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Onvinyl 18th September 2007 09:50 PM

Simple shunt reg
 
2 Attachment(s)
Here is a simple shunt regulator with good isolation and low noise. One of the design goals was to use things waiting in the parts bin for too long. Another was low parts count because I plan to use some of those in a phono pre.
Not shown are output/input caps.
There nothing too special about it except it works really well.

One thing I'd like to know is: How can I test/verify for output impedance?

Rüdiger

Werner 19th September 2007 07:31 AM

By simulation: attach a 1A current source as load and sweep it over the frequency range of interest. The voltage measured at the output node is 1:1 equivalent to the output impedance.

http://www.tnt-audio.com/clinica/reg...edance4_e.html

aparatusonitus 19th September 2007 08:03 AM

Re: Simple shunt reg
 
Quote:

Originally posted by Onvinyl


One thing I'd like to know is: How can I test/verify for output impedance?

Rüdiger

Since you are using LT SwCad do this: attach an 1A AC current source I1 at ouput, run AC analize, when card popoup, mark Vout, change Vout to Vout/I(I1) by presing Alt, OK, you will be able to see output impedance vs freq.

Onvinyl 19th September 2007 08:12 AM

2 Attachment(s)
Ok, I did.
How do the dB-numbers correlate to Zout? Is it mandatory to get the curve flat?
Rüdiger

Werner 19th September 2007 08:20 AM

plot voltage (or impedance) on a linear scale, not a log/dB scale!

aparatusonitus 19th September 2007 08:23 AM

Place a cursor on the Y-axis, press left or right ( I can't remember right now), mark linear scale instead dB.

Impedance shuld be as low as posible and flat as well to 100kHz to 1Mhz region, after that you will see a rise up, play a little bit with a "real" capacitor at output (or without it).

Onvinyl 19th September 2007 08:48 AM

2 Attachment(s)
Thanks! yes, I forgot to place an output cap before sim :cannotbe:

this is with 100uF and assumed ESR of 0.1R, at the output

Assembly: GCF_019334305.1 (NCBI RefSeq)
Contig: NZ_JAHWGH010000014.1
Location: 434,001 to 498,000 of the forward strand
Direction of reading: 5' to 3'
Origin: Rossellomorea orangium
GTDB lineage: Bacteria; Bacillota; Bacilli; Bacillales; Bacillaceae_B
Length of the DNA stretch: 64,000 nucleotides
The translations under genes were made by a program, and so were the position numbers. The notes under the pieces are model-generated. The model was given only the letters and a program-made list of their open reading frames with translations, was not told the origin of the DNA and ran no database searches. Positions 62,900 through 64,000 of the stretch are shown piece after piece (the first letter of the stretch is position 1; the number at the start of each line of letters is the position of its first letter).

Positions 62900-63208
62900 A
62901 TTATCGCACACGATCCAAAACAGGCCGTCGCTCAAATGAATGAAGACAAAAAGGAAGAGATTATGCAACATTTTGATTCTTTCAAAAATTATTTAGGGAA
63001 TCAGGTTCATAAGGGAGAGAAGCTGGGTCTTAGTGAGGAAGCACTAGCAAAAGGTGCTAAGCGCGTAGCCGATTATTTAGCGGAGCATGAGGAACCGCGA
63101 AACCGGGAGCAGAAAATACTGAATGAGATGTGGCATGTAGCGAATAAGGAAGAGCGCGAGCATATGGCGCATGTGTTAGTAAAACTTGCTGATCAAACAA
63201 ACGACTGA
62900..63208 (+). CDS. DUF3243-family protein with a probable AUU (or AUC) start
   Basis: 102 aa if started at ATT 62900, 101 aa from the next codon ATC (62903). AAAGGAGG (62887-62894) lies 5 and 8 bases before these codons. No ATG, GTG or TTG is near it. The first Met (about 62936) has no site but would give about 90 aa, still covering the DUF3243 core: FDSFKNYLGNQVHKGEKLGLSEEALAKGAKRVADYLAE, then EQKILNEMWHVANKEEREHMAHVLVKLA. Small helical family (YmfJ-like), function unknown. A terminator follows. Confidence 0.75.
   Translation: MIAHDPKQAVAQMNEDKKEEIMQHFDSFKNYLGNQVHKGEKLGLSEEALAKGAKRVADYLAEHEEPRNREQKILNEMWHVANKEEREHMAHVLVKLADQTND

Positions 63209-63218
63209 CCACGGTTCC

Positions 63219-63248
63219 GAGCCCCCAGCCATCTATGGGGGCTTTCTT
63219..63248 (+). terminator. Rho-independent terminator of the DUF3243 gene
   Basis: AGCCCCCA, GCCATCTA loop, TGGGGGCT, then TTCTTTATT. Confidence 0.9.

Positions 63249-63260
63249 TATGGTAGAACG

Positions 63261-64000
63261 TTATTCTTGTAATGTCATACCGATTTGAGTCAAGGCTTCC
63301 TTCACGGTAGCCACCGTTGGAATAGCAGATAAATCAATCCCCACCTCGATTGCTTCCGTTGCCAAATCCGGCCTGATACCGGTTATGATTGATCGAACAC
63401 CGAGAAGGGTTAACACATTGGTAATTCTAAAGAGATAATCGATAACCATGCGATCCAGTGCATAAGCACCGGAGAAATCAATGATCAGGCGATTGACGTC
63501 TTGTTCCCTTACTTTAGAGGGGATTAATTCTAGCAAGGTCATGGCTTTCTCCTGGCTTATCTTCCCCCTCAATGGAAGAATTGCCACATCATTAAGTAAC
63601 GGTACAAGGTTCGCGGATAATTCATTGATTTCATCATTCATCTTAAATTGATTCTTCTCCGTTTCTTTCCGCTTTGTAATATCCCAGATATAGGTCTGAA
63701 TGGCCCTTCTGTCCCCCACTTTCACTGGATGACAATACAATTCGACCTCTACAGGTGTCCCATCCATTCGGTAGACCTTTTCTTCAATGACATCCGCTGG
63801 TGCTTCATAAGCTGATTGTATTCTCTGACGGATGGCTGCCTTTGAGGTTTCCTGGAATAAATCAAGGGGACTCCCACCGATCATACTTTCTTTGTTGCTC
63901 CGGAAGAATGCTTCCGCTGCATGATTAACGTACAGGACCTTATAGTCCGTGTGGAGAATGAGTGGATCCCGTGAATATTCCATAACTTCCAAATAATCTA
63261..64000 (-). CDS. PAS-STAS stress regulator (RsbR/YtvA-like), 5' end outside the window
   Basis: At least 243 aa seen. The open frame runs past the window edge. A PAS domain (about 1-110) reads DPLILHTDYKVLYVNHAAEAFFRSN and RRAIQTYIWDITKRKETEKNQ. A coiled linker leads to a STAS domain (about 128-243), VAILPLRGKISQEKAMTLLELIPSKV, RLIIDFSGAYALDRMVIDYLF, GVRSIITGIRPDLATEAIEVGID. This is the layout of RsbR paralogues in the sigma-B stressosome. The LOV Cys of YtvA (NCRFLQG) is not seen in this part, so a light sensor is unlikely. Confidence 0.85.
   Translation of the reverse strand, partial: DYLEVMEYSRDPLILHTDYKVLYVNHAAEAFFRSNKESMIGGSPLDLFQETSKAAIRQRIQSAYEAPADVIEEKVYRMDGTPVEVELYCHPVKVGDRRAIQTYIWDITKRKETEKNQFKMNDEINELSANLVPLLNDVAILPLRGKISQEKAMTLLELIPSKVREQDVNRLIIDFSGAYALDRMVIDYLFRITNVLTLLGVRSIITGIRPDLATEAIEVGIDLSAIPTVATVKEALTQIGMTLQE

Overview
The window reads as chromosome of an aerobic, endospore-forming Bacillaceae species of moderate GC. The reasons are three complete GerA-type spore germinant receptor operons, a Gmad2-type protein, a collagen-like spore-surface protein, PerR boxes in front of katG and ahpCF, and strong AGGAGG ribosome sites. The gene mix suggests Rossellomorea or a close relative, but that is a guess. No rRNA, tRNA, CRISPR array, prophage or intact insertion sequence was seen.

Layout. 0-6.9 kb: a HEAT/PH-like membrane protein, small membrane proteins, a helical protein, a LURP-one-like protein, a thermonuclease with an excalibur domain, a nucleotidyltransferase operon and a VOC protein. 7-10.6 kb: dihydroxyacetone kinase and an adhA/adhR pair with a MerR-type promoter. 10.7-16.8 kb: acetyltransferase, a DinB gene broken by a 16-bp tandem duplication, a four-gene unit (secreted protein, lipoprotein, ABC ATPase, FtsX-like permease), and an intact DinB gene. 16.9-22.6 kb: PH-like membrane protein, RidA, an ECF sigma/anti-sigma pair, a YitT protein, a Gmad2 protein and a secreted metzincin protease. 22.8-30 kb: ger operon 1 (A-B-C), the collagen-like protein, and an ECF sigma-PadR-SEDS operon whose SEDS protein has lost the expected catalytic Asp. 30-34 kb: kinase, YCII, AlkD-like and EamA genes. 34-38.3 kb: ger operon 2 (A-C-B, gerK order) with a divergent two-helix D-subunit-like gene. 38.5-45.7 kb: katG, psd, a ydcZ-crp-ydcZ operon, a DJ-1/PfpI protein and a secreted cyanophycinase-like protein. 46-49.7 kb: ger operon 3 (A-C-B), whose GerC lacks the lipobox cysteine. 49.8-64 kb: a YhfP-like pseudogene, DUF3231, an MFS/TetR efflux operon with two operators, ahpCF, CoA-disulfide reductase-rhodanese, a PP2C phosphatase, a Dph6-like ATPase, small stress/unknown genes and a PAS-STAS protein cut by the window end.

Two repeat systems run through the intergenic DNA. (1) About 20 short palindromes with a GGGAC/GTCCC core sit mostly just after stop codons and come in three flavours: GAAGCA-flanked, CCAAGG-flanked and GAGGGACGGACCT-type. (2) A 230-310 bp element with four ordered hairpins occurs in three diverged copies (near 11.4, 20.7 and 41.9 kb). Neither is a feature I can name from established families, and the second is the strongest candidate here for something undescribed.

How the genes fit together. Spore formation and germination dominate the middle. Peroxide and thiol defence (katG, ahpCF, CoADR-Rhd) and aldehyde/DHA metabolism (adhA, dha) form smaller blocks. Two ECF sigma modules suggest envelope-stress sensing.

Rüdiger

unclejed613 19th September 2007 10:02 PM

right click on the db scale, you can change it to lin or log voltage scale. you can do this with the FFT output as well to easier compute %THD (log is better for that). if you find that your results are "compressed" by using a lin scale, see if you get better results with a log scale. while in the plot scaling window, you can also set the high and low limits of your trace, and you can use this feature to magnify certain portions of the trace (you can also do this by selecting a portion of the output trace by holding down the left mouse button and drawing a box around the portion of interest).

sawreyrw 19th September 2007 11:16 PM

Onvinyl,

How does this circuit work? Where is the voltage reference? If it's dependent to the transistor parameters, I don't think it will be very dependable.

Rick

Onvinyl 19th September 2007 11:59 PM

I'll do my best:

Q2/M1 and R12 form the current source against the shunt reg will work.
The differential fet (2sj109) is the error amplifier. The leds are the voltage reference, held stiff by J3. A portion of the ouput voltage (both DC and AC) is compared to the voltage reference through R2/R6. I made part of R2 a trimpot, so I can vary between 20 - 26 Volts DC.
Q1/Q3 give further gain and provide current. The current through Q3 varies against load changes, so net current through R12 is always the same. In fact, you adjust the amount of the netcurrent through this resistor.
The point to see here is that Q3 shunts current to ground, the less is needed by the load, the more it eats.
Hope that's accurate,
Rüdiger

edit: if a circuit would not depend on transistor parameters, one wouldn't need them, right?:goodbad:


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